85. Evaluating the Content Validity of ABA Language Assessments
Area: VRB; Domain: Service Delivery
SYDNEY JENSEN (Utah Valley University), Sarah Makenzie Lindemann (Utah Valley University ), Mikayla Campbell (Utah Valley University), Caleb Stanley (Utah Valley University)
Discussant: Rebecca Renee Eldridge (Children's Autism Center)
Abstract: Content validity is the degree to which a measure represents all important components of the construct being measures. This validity is portrayed as a percentage of the totality of a given construct representing in an assessment. Language training in the field of behavior analysis is frequently guided by assessments of verbal operant (Skinner, 1957) behavior. This study aims to assess the content validity of behavior analytic assessments in relation to Skinner’s Verbal behavior. Operant components included were echoics, tacting, manding, metonymical tact, magical mand, etc. The three assessments selected for this study were PEAK Relational Training System (PEAK), the Verbal Behavior Assessment and Placement Program (VB-MAPP), and the Assessment of Basic Language Learning Skills - Revised (ABLLS-R). Assessments were sorted by identified content categories and percentage of content categories from Verbal Behavior were evaluated. The percentage of content categories varied according to each assessment and all assessments did not contain items for every specific category. Interrater agreement was measured and exceeded 80% and results suggest implications for language training systems.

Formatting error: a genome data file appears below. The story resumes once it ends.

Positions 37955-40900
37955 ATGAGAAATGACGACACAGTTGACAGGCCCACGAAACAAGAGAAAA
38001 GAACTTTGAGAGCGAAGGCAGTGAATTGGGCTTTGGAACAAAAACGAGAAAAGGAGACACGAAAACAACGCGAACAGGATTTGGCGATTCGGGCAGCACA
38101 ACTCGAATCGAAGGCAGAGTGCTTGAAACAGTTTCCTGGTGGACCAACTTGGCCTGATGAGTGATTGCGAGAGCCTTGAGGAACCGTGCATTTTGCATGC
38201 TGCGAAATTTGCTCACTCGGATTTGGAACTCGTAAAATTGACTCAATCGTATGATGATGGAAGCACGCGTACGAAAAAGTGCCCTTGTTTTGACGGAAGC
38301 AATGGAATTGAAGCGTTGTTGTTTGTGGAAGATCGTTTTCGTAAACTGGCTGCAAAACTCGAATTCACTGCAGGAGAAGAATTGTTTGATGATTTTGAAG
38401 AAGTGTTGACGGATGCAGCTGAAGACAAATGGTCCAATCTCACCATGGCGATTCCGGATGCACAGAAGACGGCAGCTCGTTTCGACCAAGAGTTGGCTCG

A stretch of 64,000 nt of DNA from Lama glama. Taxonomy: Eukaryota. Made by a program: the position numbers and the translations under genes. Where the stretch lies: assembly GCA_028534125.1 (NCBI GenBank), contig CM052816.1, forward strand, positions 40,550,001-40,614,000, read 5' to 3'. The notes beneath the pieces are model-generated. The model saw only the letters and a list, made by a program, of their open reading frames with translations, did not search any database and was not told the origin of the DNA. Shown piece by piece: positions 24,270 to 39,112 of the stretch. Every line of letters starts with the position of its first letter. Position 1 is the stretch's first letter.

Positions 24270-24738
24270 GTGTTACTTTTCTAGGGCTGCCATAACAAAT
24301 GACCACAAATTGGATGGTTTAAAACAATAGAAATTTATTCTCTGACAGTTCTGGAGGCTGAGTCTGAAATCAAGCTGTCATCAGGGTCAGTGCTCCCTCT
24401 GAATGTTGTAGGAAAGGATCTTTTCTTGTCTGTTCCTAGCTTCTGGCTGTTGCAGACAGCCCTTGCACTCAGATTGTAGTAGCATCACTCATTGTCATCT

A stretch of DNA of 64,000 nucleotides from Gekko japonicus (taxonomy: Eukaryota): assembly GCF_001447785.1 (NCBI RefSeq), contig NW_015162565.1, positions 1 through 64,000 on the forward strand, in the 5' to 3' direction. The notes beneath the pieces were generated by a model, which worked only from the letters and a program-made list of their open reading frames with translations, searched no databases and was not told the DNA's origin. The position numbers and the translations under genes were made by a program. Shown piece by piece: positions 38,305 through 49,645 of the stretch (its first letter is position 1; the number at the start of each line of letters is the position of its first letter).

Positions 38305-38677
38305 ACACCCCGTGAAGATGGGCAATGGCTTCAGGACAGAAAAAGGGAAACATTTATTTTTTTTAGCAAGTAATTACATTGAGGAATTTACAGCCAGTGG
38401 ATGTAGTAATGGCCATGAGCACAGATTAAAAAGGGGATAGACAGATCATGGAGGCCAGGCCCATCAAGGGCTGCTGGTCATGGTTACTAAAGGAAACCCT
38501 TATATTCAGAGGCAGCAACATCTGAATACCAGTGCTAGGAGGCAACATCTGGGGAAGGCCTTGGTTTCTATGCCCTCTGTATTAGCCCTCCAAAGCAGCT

87. Evaluating the LIFE Curriculum: The Effect of Relational Training on Stimulus Discrimination in Analogue Behavior Chains
Area: VRB; Domain: Basic Research
AMANDA N. CHASTAIN (University of Illinois, Chicago), Zhihui Yi (Univeristy of Illinois at Chicago), Mark R. Dixon (University of Illinois at Chicago)
Discussant: Rebecca Renee Eldridge (Children's Autism Center)